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This Week at NASA | This Week @ NASA: Webb Telescope Moves Westward

Uploaded 02/12/2018

This Week @ NASA: Webb Telescope Moves Westward

Our Webb Space Telescope – on the move …

New details about the atmospheres of some Earth-sized exoplanets …

And, another milestone in the transformation of an historic launch pad … a few of the stories to tell you about – This Week at NASA!

Webb Telescope Moves to Los Angeles

The optical telescope and integrated science segment of our James Webb Space Telescope was shipped from our Johnson Space Center in Houston to Northrop Grumman Aerospace Systems in southern California. The team there will integrate it with the spacecraft element to form the complete observatory. Webb will launch in 2019 to seek out the first luminous objects in the universe as well as signs of habitable planets.

Hubble Observes Atmospheres of TRAPPIST-1 Exoplanets in the Habitable Zone

Our Hubble Space Telescope has found that at least three of the Earth-sized planets in the habitable zone around the nearby star, TRAPPIST-1 do not seem to have puffy, hydrogen-rich atmospheres that would make them inhospitable to life. Instead, the results favor the presence of atmospheres more like those of Earth, Venus, and Mars. Hubble’s findings are paving the way for further study by the Webb Space Telescope – to search for signs of oxygen, water, carbon dioxide, and other elements on the planets more hospitable to life.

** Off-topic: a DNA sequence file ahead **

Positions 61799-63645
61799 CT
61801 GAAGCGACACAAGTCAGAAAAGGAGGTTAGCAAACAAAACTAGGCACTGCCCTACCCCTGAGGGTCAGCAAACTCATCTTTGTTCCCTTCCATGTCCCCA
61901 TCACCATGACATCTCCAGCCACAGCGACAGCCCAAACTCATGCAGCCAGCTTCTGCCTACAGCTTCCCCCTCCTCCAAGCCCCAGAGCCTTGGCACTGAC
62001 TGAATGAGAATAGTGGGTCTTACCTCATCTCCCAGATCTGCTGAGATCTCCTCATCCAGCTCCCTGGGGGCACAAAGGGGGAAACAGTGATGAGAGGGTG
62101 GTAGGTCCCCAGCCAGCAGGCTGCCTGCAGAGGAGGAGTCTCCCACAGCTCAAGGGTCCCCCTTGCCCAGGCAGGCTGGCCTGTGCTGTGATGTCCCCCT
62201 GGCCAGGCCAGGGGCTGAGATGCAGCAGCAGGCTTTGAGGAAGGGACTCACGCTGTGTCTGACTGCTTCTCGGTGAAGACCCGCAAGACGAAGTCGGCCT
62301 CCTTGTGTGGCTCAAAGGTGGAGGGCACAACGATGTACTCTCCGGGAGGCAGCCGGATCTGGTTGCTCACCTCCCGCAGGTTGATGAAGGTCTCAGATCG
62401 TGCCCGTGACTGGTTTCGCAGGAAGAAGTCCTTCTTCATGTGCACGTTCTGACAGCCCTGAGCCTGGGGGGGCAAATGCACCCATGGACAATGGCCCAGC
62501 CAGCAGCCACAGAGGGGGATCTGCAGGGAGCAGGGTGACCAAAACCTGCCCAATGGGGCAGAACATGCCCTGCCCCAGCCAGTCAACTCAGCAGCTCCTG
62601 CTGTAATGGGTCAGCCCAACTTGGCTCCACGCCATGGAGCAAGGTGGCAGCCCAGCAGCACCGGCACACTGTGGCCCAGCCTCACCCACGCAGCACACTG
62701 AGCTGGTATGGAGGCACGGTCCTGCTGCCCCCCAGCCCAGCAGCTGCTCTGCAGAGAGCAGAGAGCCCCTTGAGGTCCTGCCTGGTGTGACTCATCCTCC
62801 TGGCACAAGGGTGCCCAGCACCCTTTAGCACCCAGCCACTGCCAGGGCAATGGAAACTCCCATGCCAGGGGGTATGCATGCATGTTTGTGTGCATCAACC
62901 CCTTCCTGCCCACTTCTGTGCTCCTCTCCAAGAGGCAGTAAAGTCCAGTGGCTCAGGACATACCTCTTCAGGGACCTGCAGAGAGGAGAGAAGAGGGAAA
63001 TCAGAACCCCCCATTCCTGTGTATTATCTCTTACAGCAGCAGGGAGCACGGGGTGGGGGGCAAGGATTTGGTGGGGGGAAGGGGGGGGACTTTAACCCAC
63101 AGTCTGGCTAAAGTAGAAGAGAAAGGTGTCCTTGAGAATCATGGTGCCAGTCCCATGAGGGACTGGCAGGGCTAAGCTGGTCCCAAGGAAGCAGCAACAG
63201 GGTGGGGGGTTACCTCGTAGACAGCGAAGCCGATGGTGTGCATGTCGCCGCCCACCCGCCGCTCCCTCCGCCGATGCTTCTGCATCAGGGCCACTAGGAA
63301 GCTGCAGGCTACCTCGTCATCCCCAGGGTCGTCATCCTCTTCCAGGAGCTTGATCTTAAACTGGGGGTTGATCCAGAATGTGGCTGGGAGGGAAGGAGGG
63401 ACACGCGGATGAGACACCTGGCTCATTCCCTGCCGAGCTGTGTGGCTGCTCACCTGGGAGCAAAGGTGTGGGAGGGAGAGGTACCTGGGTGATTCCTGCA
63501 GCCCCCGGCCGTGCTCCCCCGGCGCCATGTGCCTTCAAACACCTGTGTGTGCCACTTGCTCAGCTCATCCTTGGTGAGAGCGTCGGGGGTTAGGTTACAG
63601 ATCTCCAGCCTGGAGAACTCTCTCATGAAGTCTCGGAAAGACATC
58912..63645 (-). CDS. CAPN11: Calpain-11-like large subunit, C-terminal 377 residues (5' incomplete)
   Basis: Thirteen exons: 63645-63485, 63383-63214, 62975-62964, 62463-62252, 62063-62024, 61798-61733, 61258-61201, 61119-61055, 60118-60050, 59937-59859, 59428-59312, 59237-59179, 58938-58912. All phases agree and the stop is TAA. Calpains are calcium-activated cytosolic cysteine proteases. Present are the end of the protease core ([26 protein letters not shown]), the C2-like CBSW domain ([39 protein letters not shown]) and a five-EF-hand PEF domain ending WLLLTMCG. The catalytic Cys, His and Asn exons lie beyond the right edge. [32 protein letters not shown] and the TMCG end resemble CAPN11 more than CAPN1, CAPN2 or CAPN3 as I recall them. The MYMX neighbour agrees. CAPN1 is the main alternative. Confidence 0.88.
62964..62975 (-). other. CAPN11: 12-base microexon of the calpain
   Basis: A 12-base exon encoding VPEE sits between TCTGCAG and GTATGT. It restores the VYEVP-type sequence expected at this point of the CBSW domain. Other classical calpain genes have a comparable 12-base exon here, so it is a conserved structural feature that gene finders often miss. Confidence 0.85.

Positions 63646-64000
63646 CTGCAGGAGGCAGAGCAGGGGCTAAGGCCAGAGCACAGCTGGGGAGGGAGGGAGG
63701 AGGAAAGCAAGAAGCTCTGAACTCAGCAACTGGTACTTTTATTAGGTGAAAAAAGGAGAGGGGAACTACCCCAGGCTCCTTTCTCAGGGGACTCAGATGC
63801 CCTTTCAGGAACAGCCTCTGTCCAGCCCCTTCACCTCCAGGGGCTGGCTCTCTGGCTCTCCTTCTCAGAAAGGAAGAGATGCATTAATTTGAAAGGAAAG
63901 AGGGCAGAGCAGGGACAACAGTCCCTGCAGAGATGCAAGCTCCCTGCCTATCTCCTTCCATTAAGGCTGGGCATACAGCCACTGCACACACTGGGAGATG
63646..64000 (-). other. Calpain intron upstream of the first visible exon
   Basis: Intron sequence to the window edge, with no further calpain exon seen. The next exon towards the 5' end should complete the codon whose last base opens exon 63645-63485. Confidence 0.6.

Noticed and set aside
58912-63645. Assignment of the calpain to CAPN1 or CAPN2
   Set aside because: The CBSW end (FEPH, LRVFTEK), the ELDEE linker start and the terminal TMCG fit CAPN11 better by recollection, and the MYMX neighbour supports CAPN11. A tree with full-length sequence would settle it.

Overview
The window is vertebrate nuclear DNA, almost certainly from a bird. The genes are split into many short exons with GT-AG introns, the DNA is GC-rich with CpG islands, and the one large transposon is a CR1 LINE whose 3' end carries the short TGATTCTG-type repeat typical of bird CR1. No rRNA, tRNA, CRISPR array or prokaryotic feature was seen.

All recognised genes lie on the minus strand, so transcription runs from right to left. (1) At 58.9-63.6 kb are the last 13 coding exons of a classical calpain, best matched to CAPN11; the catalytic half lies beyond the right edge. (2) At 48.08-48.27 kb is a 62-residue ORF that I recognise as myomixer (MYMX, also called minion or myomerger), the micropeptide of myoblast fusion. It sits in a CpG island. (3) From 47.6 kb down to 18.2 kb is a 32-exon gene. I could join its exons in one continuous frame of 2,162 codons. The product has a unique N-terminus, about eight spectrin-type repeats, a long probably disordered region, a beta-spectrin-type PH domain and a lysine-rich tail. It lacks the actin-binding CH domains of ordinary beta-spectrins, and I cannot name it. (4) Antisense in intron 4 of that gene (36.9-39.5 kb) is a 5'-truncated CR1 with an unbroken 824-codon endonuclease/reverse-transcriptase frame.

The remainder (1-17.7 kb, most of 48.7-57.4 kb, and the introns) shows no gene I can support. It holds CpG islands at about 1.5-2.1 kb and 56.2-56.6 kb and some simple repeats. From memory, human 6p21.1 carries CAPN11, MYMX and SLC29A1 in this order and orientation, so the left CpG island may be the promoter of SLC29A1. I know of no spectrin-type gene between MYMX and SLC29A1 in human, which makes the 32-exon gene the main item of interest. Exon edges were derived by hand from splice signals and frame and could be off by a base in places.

SpaceX Launch Highlights KSC Multi-Use Spaceport

The SpaceX Falcon Heavy’s launch from our Kennedy Space Center’s historic launch Complex 39A, marked a milestone in the successful transformation of Kennedy to the nation’s premier, multi-user spaceport. In 2011, Kennedy sought partnerships with the U.S. aerospace industry to use former space shuttle facilities. Today, we partner with more than 90 companies to enable space-related activities along Florida’s Space Coast.

NASA Team Provides Winter Olympics Snow Forecasts

NASA researchers are part of an international effort to better predict snow conditions at this year’s Winter Olympics in PyeongChang, South Korea. They are using satellite data from the Global Precipitation Measurement mission, ground instruments at various Olympic venues, and weather models to provide Olympic officials with detailed forecasts about every six hours to help them account for approaching weather.

That’s what’s up this week @NASA …

(c)2018 NASA | SCVTV
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